- It is an odorless, colorless, toxic gas.
- Every year in the United States, 500 Americans die from unintentional carbon monoxide poisoning and more than 2,000 commit suicide by intentionally poisoning themselves with the gas.
- Can cause sudden illness or death before anyone knows they are being exposed
Sources of CO:
- Unvented kerosene and gas space heaters
- Leaking chimneys and furnaces
- Back-drafting from furnaces, gas water heaters, wood stoves, and fireplaces
- Gas stoves
- Generators and other gasoline powered equipment
- Automobile exhaust from attached garages, nearby roads, or parking areas
- Tobacco smoke
Symptoms of CO poisoning:
- Lower levels
- Flu-like symptoms- headache, dizziness, weakness, nausea, vomiting, chest pain, confusion, fatigue
- Higher levels
o Harmful effects by reducing oxygen delivery to the body’s organs and tissues
o Impair vision and coordination, hypotension, lethal arrhythmias, pulmonary edema
o Immediate death
Standards and Guidelines:
- No standards have been established for indoor air
- Average levels in homes without gas stoves vary from 0.5 to 5 ppm
- Levels near properly adjusted gas stoves are often 5 to 15 ppm
- Levels near poorly adjusted stoves may be 30 ppm or higher
- Outdoor air
o 9 ppm for 8 hours
o 35 ppm for 1 hour
Who is at risk?
- Especially, unborn babies, infants, children, senior citizens
- People with heart or lung problems
What to do if CO poisoning is suspected:
- Evacuate all occupants immediately
- Determine how many people are ill and their symptoms
- Call your local emergency number
- DO NOT re-enter the facility without the approval of a fire department representative
- Call a qualified professional to repair the source of CO
Steps to reduce risk of CO poisoning:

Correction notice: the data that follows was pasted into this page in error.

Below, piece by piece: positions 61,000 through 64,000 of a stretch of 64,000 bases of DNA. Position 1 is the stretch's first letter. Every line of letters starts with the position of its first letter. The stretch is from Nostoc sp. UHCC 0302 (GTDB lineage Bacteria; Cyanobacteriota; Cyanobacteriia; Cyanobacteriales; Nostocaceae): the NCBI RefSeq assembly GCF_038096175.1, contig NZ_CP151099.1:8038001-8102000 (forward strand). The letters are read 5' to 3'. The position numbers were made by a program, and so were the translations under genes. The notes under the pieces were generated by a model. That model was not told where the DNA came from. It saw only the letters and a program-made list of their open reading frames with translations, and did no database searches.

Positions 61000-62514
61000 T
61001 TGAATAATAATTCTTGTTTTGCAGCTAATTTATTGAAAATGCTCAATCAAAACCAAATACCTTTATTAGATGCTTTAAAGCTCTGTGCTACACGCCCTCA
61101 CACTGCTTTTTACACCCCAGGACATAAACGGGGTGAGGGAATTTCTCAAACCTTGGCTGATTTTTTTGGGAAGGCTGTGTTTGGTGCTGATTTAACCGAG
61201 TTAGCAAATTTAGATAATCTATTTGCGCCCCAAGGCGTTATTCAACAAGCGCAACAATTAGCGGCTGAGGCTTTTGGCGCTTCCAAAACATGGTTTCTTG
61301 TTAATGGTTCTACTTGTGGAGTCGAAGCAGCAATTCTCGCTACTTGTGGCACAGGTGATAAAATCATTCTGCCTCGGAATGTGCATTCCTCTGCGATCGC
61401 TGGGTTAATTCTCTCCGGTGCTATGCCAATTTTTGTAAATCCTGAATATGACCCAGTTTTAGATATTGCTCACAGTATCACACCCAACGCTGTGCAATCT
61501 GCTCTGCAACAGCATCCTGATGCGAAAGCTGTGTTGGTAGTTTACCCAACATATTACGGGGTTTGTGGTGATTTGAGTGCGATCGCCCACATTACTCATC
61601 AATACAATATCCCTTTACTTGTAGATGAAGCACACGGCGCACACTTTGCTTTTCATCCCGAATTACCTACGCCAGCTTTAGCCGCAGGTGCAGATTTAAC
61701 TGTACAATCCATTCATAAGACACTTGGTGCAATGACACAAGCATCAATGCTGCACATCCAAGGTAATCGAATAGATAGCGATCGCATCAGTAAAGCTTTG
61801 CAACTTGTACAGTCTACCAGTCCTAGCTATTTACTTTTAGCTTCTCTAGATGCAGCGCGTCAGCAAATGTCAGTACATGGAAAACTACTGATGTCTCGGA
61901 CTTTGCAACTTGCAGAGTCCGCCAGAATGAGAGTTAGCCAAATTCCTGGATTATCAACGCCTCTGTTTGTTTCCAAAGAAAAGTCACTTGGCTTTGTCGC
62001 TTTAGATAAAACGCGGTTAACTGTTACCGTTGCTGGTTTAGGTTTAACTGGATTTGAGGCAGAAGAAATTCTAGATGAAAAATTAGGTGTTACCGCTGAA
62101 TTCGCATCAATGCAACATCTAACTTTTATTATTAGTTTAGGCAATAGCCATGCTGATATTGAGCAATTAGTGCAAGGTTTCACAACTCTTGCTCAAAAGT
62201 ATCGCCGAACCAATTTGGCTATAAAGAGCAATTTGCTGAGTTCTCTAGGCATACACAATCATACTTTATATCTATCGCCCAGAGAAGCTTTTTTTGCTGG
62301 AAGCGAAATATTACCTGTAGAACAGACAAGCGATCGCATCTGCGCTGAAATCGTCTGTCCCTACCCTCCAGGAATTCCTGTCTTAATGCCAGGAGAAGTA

- Keep gas appliances properly adjusted
- Replace unvented space heaters with vented ones
- Use proper fuel in kerosene space heaters
- Install and use an exhaust fan vented to outdoors over gas stoves
- Open flues when fireplaces are in use
- Choose properly sized wood stoves that are certified to meet Environmental Protection Agency (EPA) emission standards
- Have a trained professional inspect, clean, and tune-up central heating system
- DO NOT idle vehicles inside garage
- NEVER use your range or oven to help heat your home
- Install a battery-operated CO detector in your home and check or replace batteries when you change the time on your clock each spring and fall
CO in the New River Valley:
- The New River Valley is ranked in the 80-90th percentile as being one of the worst places in the United States for carbon monoxide emissions.
- Most homes located in the area do not have carbon monoxide detectors.
- There are hundreds of calls each year to the fire department for suspected carbon monoxide poisonings.
- If you live in the New River Valley, you can make a difference in your environment by following some of the simple steps listed above to reduce carbon monoxide poisoning.
EPA™s Efforts to Reduce CO:
- 1970- Clean Air Act sets first auto emissions standards
- 1974- EPA sets fuel economy standards
- 1975- First catalytic converters are used for CO and hydrocarbons, first use of unleaded gas in catalyst-equipped cars
- 1983- Vehicle inspection and maintenance programs established in 64 cities
- 1990- Clean Air Act Amendments set new tailpipe standards.
- 1992- Oxyfuel introduced in cities with high CO levels
- 1994- Phase-in of new vehicle standards and technologies begins
- EPA has also set 2 national health protection standards for CO as mentioned above in standards and guidelines
Links for Further Information: